Entire family hospitalized due to palytoxin

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ScottB

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ScottB

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“Only a newbie gets sold POS paly because it is the one animal they cannot kill. I swear there are some living dry, today, over my neighbor's fence, 7 yrs after I chucked it.”
Ahhh....that would be why it was the only thing that survived a cross country move in the back of a pickup truck, then being placed in a dark, cold basement with just a small circulation pump...for two months.
With a bit of bleach, it would be alive down there today. :)
 

Cherie cook

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Man, I spent 3 mos building the world’s most jacked up Reefer 250 and I get one comment a month. I paste a link to an article with a catchy title, get 4 pages of comments in 12 hrs!

Stay safe guys. Paly toxicity is real and dangerous.
Lol...now I’m gonna have to check out your build thread! ;Smuggrin
 

Ben Pedersen

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This is my issue with this story.. I’ve seen enough stories of people here in Florida with flesh eating disease and hospitals are quick to dismiss this. Something this rare? Idk seems bit fishy to me I’ve also never heard of issues airborn. I always wear gloves with softies just in case but this seems a little far fetched to me. More like the doctor or hospital isnteachjng for a reason and someone with a bit of knowledge stepped in said. Something false and everyone else jumps on the band wagon. People have been keeping corals for 100 years and nothing to this extent has ever happened before. History, logic and some common sense says this is a story. Someone more versed will chime in on this but I don’t see bird falling from the sky over a reef cause some corals got upset. This smells bad to me so until a versed biologist says different and provides proof that’s what it will stay.

Either way I’ll cintinue handling my softies with gloves and eye eye protection cause we all know some can be deadly but this that are are but few and rarely found in tanks..
About 25 years ago I had some brown and green large palys from Hawaii. While cleaning my tank I handled the palys and was exposed to palytoxin and had similar symptoms. One symptom I had that they didn't mention was a metallic brass taste in my mouth. At the time, the hospital had no idea what cause the sickness, just that I was exposed to some type of toxin. The story does seem to sensationalize a near death experience. When I was exposed I was no where near death... but very sick with a irregular heart beat.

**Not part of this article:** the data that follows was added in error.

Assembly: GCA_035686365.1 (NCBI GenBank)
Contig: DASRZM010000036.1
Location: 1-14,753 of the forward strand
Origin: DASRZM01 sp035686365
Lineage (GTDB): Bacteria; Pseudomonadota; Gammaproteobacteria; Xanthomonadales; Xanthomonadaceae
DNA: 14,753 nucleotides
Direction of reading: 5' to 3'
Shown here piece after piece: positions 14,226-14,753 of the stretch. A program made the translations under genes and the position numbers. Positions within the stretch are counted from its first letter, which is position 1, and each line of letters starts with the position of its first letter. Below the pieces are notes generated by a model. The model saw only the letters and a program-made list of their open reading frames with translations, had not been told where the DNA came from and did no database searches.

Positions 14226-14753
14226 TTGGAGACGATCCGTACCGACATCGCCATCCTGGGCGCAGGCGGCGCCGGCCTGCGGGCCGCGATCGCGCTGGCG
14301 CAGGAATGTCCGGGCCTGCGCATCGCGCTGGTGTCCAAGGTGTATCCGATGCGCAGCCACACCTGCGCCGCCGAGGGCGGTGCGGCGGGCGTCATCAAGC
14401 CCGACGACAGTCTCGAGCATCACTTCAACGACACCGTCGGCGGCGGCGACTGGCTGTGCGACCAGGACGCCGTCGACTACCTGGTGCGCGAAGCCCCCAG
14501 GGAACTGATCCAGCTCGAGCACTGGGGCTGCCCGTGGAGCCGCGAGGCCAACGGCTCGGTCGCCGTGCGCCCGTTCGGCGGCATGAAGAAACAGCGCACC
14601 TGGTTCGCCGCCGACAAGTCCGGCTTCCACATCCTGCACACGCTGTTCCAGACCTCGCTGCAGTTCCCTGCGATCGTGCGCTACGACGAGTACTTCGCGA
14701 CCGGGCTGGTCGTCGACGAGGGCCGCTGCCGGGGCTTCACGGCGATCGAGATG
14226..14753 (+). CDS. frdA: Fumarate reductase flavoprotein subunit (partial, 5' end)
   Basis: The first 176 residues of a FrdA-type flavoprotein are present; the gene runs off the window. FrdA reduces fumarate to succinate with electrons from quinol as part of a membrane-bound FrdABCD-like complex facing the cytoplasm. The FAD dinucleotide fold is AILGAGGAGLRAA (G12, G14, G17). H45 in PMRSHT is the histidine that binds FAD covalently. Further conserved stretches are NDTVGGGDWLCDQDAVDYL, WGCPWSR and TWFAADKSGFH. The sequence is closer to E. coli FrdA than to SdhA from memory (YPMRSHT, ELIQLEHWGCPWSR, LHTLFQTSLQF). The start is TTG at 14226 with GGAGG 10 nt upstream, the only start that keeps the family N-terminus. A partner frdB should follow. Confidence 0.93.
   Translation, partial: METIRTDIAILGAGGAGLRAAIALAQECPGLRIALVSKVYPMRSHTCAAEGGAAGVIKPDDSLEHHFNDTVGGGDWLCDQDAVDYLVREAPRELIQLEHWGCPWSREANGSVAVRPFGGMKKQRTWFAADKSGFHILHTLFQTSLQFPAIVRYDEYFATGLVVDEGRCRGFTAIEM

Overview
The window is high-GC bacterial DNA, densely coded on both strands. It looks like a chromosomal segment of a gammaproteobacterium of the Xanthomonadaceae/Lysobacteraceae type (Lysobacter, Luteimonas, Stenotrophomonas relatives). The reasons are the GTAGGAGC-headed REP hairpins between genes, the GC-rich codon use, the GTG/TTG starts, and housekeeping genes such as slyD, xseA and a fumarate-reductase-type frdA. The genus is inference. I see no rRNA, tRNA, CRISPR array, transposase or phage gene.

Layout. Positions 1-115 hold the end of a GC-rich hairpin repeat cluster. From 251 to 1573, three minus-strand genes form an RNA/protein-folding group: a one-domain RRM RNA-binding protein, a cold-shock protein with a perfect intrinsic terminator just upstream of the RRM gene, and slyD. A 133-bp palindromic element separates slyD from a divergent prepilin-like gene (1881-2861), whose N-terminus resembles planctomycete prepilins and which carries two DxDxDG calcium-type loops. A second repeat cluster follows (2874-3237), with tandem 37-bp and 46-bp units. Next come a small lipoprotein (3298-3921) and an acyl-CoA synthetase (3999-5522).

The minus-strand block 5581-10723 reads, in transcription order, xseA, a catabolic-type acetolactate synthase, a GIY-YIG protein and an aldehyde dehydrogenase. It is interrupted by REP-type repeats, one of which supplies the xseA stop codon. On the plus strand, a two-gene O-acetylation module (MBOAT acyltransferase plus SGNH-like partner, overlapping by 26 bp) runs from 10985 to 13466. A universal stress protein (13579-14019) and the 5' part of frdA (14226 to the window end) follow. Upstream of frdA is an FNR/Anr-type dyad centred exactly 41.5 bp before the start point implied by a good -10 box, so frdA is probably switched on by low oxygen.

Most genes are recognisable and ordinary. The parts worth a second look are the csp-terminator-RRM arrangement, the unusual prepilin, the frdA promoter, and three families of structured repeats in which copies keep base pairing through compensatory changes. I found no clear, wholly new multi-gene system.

This is a real concern. Most of the corals/palys we keep are completely safe, however, some are not. Wearing gloves and even glasses is a good precautionary measure worth taking especially when handling higher risk animals.
 
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Cherie cook

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About 25 years ago I had some brown and green large palys from Hawaii. While cleaning my tank I handled the palys and was exposed to palytoxin and had similar symptoms. One symptom I had that they didn't mention was a metallic copper taste in my mouth. At the time, the hospital had no idea what cause the sickness, just that I was exposed to some type of toxin.

This is a real concern. Most of the corals/palys we keep are completely safe, however, some are not. Wearing gloves and even glasses is a good precautionary measure worth taking especially when handling higher risk animals.
Yup...we had that metallic taste thing.
 

sam.veilleux30

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Man, I spent 3 mos building the world’s most jacked up Reefer 250 and I get one comment a month. I paste a link to an article with a catchy title, get 4 pages of comments in 12 hrs!

Stay safe guys. Paly toxicity is real and dangerous.
Life is not fair nor is social media!
 

Peach02

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Was going to respond again pointing out ignorance here but instead I’ll just post this and let everyone get informed..

1. that article and its follow up part 2 show zero proof

2. The Zoanthids it said where poisionous if we believe it are kept in our reefs, shown by the people in this thread and I have seen numerous ones at my LFS

3. essentially yes not all zoanthids are poisonous however to the uneducated eye it is hard to tell, furthermore better safe than sorry
 

dougers31

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If you dip zoas/palys in hyd. peroxide you need to take special precautions as well. I suffered from what I believe was palytoxin poisoning about 8 years ago and posted the story here: https://www.reef2reef.com/threads/peroxide-warning.59376/

I do take issue with some comments on here implying that only the plain or ugly palys contain dangerous toxin... have all of them in the trade been tested?? In my case none of mine were ugly and I believe the main culprit was my purple death(how ironic) protopalys.